UNITED STATES of America, Plaintiff - Appellee v. Darren Lamont WARREN, Defendant - Appellant
United States of America, Plaintiff - Appellee v. Bruce Zachary Pugh, Defendant - Appellant
A jury found Bruce Zachary Pugh and Darren Lamont Warren guilty of conspiracy to distribute cocaine base, in violation of 21 U.S.C. §§ 841(a)(1), 841(b)(1)(C), and 846; carrying a firearm during and in relation to a drug trafficking crime, in violation of 18 U.S.C. § 924(c)(1)(A); and being felons in possession of a firearm, in violation of 18 U.S.C. §§ 922(g)(1) and 924(a)(2). Warren was also convicted of possession of cocaine with intent to distribute, in violation of 21 U.S.C. § 841(a)(1) and (b)(1)(C). The district court 1 sentenced Pugh to 110 months’ imprisonment and Warren to 130 months’ imprisonment. They challenge their convictions on appeal. Pugh also challenges his sentence, arguing that the district court erred in calculating his offense level. We affirm.
While completing a controlled substance purchase with another seller, a confidential informant noticed suspicious activity from a Jeep vehicle occupied by two passengers and a driver. As the vehicle drove by, the informant thought the passenger in the back seat flashed a gun at him. After completing the controlled purchase and driving away, the informant noticed the same vehicle following him. He notified a detective, who alerted other police officers in the area.
After following it for some time, the police officers decided to execute an immobilizing vehicle-block on the Jeep. Pugh was apprehended at the scene, but the two other individuals fled. They were later apprehended and identified as Warren and Desharrlequez Malike Vesey. The officers discovered in the vehicle a black pistol, cocaine base in the door handle of the driver’s and front passenger’s door and the glove compartment, two digital scales, and a box of clear sandwich bags. Four cellular phones were also recovered from within the vehicle.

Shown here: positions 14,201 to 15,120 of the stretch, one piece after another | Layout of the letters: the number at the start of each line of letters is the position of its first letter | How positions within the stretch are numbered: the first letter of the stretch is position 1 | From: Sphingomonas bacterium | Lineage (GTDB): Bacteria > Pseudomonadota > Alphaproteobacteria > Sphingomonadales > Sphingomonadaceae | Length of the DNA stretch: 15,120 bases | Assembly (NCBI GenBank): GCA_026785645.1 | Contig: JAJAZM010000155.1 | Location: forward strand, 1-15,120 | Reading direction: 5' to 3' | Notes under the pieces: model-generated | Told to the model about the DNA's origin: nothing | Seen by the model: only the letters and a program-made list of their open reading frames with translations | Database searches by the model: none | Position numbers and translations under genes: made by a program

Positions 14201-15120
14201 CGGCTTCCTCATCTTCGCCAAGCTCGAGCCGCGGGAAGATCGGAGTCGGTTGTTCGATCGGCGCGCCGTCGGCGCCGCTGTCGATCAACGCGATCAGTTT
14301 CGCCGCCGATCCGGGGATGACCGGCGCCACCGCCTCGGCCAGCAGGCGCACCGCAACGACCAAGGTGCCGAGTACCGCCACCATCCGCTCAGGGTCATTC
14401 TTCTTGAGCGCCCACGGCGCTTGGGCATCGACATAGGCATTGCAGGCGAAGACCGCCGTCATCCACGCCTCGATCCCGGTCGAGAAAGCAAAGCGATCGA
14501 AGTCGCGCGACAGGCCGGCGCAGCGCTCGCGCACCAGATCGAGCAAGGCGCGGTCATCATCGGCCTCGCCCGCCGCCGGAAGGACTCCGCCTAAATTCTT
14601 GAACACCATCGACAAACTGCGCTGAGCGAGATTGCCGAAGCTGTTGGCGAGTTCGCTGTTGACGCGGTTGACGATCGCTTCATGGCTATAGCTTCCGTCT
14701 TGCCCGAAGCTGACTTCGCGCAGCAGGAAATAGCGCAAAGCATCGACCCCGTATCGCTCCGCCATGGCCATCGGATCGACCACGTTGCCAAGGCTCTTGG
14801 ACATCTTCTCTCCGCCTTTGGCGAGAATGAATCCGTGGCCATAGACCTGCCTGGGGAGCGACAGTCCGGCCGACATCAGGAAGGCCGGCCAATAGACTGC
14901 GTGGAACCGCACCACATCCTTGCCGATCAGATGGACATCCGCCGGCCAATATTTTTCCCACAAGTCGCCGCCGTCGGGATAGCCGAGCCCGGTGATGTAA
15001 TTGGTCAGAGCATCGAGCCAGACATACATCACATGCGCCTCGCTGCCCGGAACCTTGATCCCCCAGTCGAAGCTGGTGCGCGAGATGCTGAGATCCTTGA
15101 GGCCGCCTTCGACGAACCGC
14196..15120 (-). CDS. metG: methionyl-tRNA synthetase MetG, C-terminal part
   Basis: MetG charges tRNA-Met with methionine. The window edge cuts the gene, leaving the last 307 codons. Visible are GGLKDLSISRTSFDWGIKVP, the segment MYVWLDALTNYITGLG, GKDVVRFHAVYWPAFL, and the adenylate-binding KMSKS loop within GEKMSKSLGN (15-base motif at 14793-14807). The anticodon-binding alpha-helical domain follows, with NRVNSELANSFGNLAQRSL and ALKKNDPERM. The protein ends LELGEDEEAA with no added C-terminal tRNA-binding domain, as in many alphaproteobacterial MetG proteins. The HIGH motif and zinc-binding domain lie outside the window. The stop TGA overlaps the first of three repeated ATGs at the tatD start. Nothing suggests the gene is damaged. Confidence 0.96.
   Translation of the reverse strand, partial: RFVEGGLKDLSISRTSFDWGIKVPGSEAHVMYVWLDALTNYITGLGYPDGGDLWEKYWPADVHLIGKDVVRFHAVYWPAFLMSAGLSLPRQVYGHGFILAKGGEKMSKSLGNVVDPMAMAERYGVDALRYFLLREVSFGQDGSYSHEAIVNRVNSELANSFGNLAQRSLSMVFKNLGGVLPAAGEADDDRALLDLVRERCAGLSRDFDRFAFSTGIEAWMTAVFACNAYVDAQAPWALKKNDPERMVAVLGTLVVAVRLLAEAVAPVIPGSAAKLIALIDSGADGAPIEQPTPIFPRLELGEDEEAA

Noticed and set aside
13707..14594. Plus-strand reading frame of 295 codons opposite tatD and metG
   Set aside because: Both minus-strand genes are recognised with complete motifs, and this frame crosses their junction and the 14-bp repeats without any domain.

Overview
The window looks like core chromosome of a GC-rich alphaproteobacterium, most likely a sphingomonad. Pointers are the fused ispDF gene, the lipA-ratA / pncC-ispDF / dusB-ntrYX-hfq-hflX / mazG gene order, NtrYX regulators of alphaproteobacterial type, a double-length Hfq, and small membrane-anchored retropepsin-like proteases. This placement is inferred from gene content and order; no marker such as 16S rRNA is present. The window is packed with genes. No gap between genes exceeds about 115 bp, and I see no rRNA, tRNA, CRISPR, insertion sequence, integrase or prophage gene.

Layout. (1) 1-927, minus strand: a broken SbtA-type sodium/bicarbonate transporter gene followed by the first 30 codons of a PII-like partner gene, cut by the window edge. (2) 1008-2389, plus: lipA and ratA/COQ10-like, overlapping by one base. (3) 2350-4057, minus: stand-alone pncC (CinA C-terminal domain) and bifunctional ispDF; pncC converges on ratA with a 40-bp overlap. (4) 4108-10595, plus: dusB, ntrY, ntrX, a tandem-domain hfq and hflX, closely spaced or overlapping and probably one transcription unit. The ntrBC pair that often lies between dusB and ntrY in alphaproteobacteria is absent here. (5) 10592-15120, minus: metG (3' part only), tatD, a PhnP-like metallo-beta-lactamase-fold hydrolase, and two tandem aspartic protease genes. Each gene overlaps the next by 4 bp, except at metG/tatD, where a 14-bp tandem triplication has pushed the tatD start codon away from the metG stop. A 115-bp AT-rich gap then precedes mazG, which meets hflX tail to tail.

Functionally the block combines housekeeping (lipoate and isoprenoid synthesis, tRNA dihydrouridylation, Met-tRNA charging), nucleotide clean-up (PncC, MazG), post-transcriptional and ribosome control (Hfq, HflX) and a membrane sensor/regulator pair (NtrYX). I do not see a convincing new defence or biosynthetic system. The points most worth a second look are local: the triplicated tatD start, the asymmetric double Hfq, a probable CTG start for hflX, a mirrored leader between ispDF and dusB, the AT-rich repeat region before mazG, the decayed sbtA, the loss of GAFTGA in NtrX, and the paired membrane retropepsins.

Pugh, Warren, and Vesey were jointly tried before a jury. Pugh and Warren stipulated before trial that they had been convicted of a crime punishable by a term of imprisonment of more than one year. At trial, over Pugh’s objection, the district court admitted evidence of Pugh’s 2010 conviction for attempted robbery in Illinois. Over Warren’s objection, the district court admitted evidence of two of Warren’s prior convictions: (1) reckless discharge of a firearm in 2013 and (2) attempted unlawful possession with intent to deliver a controlled substance in 2015. Pugh requested a jury instruction on spoliation based upon the destruction of the Jeep and the consequent inability to inspect the window tint of the vehicle’s back window. The district court denied this request because it was unrealistic for the government to preserve a rental car for months, and because the government had attempted to preserve the evidence by taking extensive photographs. Pugh and Warren were convicted of the counts set forth above.
II. Bruce Pugh
Pugh first argues that there was insufficient evidence to support his convictions. In reviewing sufficiency of the evidence claims, we view the evidence in the light most favorable to the government. United States v. Vinton, 429 F.3d 811, 815 (8th Cir. 2005). “We must uphold the verdict if any reasonable jury could have found the elements of the crime beyond a reasonable doubt.” Id. (quoting United States v. McDougal, 137 F.3d 547, 553 (8th Cir. 1998)).
Pugh argues that the only thing tying him to the firearm and his involvement with the drug activity is the confidential informant’s testimony that Pugh had flashed a gun at him from the Jeep’s back seat. Pugh argues that because the informant’s testimony was inconsistent, his statements are insufficient to sustain Pugh’s conviction. Witness credibility, however, is the jury’s “sole responsibility.” United States v. Alexander, 714 F.3d 1085, 1090 (8th Cir. 2013) (internal quotations omitted) (noting that a jury’s credibility determinations are “virtually unreviewable”).